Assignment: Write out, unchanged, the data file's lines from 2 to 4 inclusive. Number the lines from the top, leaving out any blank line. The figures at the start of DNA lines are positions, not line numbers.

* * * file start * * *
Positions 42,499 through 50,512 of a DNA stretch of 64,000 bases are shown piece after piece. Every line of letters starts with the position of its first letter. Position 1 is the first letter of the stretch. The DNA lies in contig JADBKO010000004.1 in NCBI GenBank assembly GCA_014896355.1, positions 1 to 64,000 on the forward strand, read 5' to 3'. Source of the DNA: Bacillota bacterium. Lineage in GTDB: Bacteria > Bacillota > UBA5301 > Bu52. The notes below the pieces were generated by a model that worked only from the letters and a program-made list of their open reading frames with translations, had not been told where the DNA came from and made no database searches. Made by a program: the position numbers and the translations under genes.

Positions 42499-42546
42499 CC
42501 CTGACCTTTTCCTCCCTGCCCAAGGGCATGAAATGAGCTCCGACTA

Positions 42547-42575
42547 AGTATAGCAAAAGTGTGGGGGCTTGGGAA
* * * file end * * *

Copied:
Positions 42499-42546
42499 CC
42501 CTGACCTTTTCCTCCCTGCCCAAGGGCATGAAATGAGCTCCGACTA